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ALL YOU NEED TO KNOW ABOUT MENINGOCOCCEMIA

By EDUARDO GONZALES 

Q—I am from Baliwag, Bulacan. In the last week of last October, somebody from our town died from meningococcemia. The news of his death caused widespread fear in many of the townspeople because they say the disease is very deadly and highly communicable. Does this fear have scientific bases? Is there danger of the disease becoming a nationwide epidemic?—lilian_ra@gmail.com

A—Fulminant meningococcemia—the illness your townmate evidently contracted—is one of the two severe forms of an infection referred to as meningococcal disease, the other one being meningococcal meningitis. Even with the best treatment, about half of those who get fulminant meningococcemia die. What’s more, death often occurs within hours of the onset of the symptoms. Hence, the disease is indeed highly fatal, but it is not highly communicable. Meningococcal disease is an infection caused by the bacteria Neisseria meningitides whose natural habitat is the throat. About 10 percent of the population act as carriers for N. meningitides, i.e., they harbor the bacteria without getting sick. A carrier can transmit the bacteria to a susceptible individual through the inhalation of infected droplets from the throat and by direct
(e.g., kissing) or indirect oral contact, e.g., sharing of eating utensils.

Clinical course of meningococcal disease
Meningococcal disease typically starts as an upper respiratory tract infection that presents as sore throat, cough, headache, and nasal discharge. In some patients, the disease follows a benign course and subsides spontaneously, but in most, the disease progresses into meningococcemia (i.e., invasion of the bloodstream by the bacteria). Meningococcemia usually manifest as high fever accompanied by chills, nausea and vomiting, muscle and joint pains, and the appearance of a skin rash.

About 10 to 20 percent of patients who contract meningococcemia develop fulminant meningococcemia, a form of the disease that is characterized by rapid development of shock, disseminated intravascular coagulation, and multiple organ failure. Death from fulminant meningococcemia can come within hours to two days of the onset of the illness.

In some patients with meningococcemia, the bacteria attack the brain resulting in meningococcal meningitis that manifest as headache, stiffness of the neck, vomiting, and various other nervous system signs and symptoms. In its later stages, meningitis leads to sensorium changes—disorientation, incoherence, etc.—before it progresses to coma and ultimately, death.

Meningococcemia in the Philippines
Meningococcemia is endemic in the Philippines. From January to Sept. 21, 2019, the DOH Epidemiology Bureau has recorded 169 cases of meningococcemia with 88 deaths, but most of the deaths (79) were not laboratory confirmed. According to DOH Assistant Secretary of the Public Health Services Team Maria Rosario Vergeire, “As of the moment, there is no meningococcemia outbreak in the country.” This is because the cases are “sporadic in nature and are not clustering.”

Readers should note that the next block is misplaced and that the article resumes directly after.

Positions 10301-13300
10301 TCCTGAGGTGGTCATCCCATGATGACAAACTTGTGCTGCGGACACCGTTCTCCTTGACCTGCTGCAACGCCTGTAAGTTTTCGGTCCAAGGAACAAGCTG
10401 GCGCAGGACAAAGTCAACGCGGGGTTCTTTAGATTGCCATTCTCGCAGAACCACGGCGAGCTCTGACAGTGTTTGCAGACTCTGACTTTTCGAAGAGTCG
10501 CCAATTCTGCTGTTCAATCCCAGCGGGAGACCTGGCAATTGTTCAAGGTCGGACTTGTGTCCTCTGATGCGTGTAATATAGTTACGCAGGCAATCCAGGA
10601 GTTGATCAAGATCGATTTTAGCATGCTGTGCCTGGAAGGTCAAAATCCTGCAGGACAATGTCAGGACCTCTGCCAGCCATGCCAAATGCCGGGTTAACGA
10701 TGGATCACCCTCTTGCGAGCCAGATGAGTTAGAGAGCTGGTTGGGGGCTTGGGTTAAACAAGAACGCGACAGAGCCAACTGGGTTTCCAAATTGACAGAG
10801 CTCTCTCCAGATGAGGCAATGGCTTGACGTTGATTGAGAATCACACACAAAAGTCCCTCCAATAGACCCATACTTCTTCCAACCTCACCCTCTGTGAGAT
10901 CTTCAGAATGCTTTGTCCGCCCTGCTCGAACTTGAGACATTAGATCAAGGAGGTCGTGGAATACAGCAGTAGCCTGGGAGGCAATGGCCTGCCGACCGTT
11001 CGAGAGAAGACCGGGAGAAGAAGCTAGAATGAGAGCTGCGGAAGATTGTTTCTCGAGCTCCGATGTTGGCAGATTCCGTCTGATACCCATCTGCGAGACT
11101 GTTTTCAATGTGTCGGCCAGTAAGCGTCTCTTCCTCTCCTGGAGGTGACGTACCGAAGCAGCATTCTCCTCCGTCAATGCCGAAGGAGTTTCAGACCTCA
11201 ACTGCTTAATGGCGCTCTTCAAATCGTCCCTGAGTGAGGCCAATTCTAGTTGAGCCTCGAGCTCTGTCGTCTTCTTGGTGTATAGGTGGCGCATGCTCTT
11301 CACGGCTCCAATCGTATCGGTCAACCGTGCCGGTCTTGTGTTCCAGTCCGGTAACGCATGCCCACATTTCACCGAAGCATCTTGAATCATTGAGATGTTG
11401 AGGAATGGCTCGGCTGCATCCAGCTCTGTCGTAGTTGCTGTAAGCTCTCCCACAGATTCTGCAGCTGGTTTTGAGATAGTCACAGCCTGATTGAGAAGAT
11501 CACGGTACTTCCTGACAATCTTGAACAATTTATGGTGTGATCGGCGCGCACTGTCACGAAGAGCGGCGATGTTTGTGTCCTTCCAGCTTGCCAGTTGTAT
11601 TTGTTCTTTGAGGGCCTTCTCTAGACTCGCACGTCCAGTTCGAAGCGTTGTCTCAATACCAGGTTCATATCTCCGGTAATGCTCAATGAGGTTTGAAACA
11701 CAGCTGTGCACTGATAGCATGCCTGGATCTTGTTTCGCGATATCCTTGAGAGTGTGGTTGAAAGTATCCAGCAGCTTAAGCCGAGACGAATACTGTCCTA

Why epidemics of meningococcemia are unlikely occurrences
There are several reasons why epidemics of meningococcemia are unlikely to happen. Firstly, the bacteria have a low transmission rate because they cannot survive outside the human host. Secondly, the only ones very susceptible to the infection are young children. Infants are protected from meningococcal infections during the first few months of life because of passive immunity they acquired from their mothers.

With the loss of passive immunity, children become susceptible to the infection (peak susceptibility is at six to 12 months). But as children grow older, most acquire active immunity from meningococcal infections because of antibodies they develop as a result of asymptomatic exposure to non-virulent strains of N. meninigitidis or other bacteria that have the same immunologic properties. Most adults (experts estimate that as many as 95 percent) are already immune from meningococcal infections.

Management of meningococcemia
There are antibiotics that are effective against N. meningitides. Still, because severe forms of meningococcal disease are rapidly fatal, treatment is often given late in the illness such that 50 to 60 percent of patients die while many of those who survive have permanent disabilities that include deafness, cranial nerve palsy, and mental deficiency.

Those who have been in close contact (e.g., household, day-care
center, nursery school) with people with meningococcemia are sometimes given prophylactic antibiotics as a preventive measure. Prophylactic treatment is, however, not recommended for the general public.

 

See more at: Manila Bulletin

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